PH gov’t studying to shorten gap for COVID booster shot

Vivienne Gulla, ABS-CBN News

Posted at Dec 13 2021 06:42 PM

Senior citizens receive their COVID-19 vaccine booster shots at the Filoil San Juan Arena in San Juan City on December 03, 2021. Jonathan Cellona, ABS-CBN News/File
Senior citizens receive their COVID-19 vaccine booster shots at the Filoil San Juan Arena in San Juan City on December 03, 2021. Jonathan Cellona, ABS-CBN News/File

MANILA — The national government is mulling to shorten the gap between the initial COVID-19 shots and the booster jab amid the threat of the Omicron variant, vaccine czar Sec. Carlito Galvez Jr. said on Monday.

This, after the World Health Organization (WHO) said Omicron spreads faster than the Delta variant, while early evidence has suggested the new strain causes “a reduction in vaccine efficacy against infection and transmission”. 

Citing a laboratory study that showed a third dose is promising against Omicron, Galvez said he is optimistic COVID vaccine supply in the country will not be a problem should the government allow a shorter gap for a booster shot.

“Some brands prefer na 3 months, but other brands prefer na 4 months. ‘Yun ang tinitingnan natin (That's what we're looking at),” he said.

“We have 62 million doses right now in our stockpile, there are more coming. 50 million. Omicron is also coming. Ang recommendation ng foreign experts is for us to really prepare for Omicron. If we want to be fully prepared against Omicron, we have to expand the boostering, para wala tayong tinatawag na gap (so we won't have any gap),” he said.

He said a vaccine expert panel recommended that from an initial dose of two COVID-19 shots, government should administer three primary jabs, besides the booster shot.

“Parang nakikita nila na mas malakas ang ating protection if we have 3 doses na primaries, particularly ‘yung Sinovac,” Galvez said, referring to the Chinese-made vaccine.

Latest government data show only 774,321 individuals have so far received a booster or additional dose in the country. Over 41 million Filipinos have been fully vaccinated, while 54.7 million received their first dose.

The Philippines is eyeing to begin administering COVID-19 jabs to kids ages 5 to 11 in early January, according to Galvez.

The country’s Food and Drug Administration (FDA) has received Pfizer’s application to expand its coronavirus vaccine's emergency use authorization to the this age group, according to its director general Eric Domingo.

The American vaccine manufacturer submitted its application to the Philippine FDA last week.

“It is now under evaluation by our experts,” Domingo said. “We hope to make a decision before the end of the month."

'BALL DROPPED AGAIN'

Galvez, meanwhile, denied Foreign Affairs Secretary Teodoro Locsin Jr.’s claim that the Philippines again “dropped the ball”, this time on the procurement of 50 million syringes for the country’s inoculation program.

Locsin last Saturday said in a tweet that the need for the syringes was discussed in Washington DC but that Philippine agencies “refused to discuss” the details.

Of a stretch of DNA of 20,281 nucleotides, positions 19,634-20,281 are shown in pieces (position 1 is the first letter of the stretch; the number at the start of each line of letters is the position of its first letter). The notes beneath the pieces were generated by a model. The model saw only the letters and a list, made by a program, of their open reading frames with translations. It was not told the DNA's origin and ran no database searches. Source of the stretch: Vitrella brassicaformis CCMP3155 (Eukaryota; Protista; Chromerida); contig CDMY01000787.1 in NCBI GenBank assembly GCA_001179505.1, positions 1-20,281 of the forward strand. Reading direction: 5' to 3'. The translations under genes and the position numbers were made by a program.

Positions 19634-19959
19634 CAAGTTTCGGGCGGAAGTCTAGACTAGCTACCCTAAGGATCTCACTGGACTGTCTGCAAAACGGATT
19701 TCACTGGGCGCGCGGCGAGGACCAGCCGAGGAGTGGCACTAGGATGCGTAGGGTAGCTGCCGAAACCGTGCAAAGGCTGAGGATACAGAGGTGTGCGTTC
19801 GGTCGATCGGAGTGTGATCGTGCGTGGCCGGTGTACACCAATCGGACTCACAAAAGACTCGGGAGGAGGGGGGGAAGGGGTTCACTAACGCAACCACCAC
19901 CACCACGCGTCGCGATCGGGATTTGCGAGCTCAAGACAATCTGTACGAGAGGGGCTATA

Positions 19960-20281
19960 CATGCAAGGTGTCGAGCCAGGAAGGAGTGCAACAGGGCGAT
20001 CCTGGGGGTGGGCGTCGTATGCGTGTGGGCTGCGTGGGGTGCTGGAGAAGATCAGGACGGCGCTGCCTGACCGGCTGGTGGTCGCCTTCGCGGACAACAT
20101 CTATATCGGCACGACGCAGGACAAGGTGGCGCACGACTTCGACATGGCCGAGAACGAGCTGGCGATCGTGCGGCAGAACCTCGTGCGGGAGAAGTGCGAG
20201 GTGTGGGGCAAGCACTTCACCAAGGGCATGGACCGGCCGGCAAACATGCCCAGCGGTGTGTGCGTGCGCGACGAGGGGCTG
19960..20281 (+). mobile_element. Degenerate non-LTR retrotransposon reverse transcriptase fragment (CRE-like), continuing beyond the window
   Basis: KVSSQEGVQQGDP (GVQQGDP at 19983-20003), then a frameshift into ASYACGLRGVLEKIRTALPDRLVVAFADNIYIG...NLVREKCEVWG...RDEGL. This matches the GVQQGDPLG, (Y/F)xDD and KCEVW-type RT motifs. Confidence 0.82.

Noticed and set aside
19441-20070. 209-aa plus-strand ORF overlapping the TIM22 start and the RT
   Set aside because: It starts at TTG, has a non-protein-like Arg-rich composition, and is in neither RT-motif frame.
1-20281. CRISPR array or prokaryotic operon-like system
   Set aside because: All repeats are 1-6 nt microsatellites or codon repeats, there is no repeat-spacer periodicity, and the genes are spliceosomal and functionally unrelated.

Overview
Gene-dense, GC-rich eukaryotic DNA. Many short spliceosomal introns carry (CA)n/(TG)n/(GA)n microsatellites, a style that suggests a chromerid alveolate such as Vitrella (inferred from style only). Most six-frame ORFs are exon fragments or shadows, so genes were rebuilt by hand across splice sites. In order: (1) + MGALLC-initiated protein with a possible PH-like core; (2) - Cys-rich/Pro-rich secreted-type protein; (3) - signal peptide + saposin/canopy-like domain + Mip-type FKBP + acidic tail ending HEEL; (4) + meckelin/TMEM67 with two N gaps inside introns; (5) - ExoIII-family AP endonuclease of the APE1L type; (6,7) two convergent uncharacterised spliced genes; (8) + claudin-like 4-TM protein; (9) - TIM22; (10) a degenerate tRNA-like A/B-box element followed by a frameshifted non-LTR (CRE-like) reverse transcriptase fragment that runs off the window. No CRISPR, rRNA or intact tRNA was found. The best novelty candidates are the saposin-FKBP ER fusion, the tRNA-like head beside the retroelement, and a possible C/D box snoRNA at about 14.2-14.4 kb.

Galves disputed this, saying the country is procuring 44 million syringes from the United Nations Children's Fund (UNICEF). He said that the delivery of these syringes will be difficult to handle on the agency's part.

“Considering na sinabi ng WHO na ‘yung syringes natin talaga ay, globally, may acute shortage tayo, pero yung proseso ng procurement, I believe nasa UNICEF na yung bola. Mayroon naman tayong alternative syringes,” he said.

(Considering that the WHO said there is a syringe shortage globally, I believe the ball's in UNICEF's hands. We have alternative syringes.)

Presidential Adviser for COVID-19 Response Secretary Vince Dizon also noted it is important to follow the procurement process when the government makes purchases.

Dizon assured that despite the global shortage of syringes for Pfizer’s COVID-19 vaccine, the country has a supply of alternative syringes and that it won’t be a problem during the second phase of the "National COVID Vaccination Drive" on Dec. 15-17.

The Department of Health targets to inoculate 7 million individuals during the three-day massive vaccination, and the National Task Force against COVID-19 is optimistic it can go as high as up to 9 million.

“We are recommending na talagang i-maximize na natin ang vaccination as we anticipate the coming ng Omicron,” Galvez said.

(We are recommending to maximize the vaccination since we are anticipating the coming of Omicron.)

Galvez, meanwhile, allayed concerns on the safety and efficacy of COVID-19 vaccines with extended shelf life.

“As long as the expert says that there is no diminishing efficacy and the safety is not compromised, we still have to use ‘yung vaccine, considering that ‘yung explanation ng manufacturer, the shelf life of a certain vaccine can be extended if we are able to preserve it in the required storage,” he said.

The Philippines is scheduled to receive on Monday night over 1.5 million doses of the single-shot Janssen COVID vaccine, which Galvez said will be distributed to areas with low coverage of fully vaccinated senior citizens.

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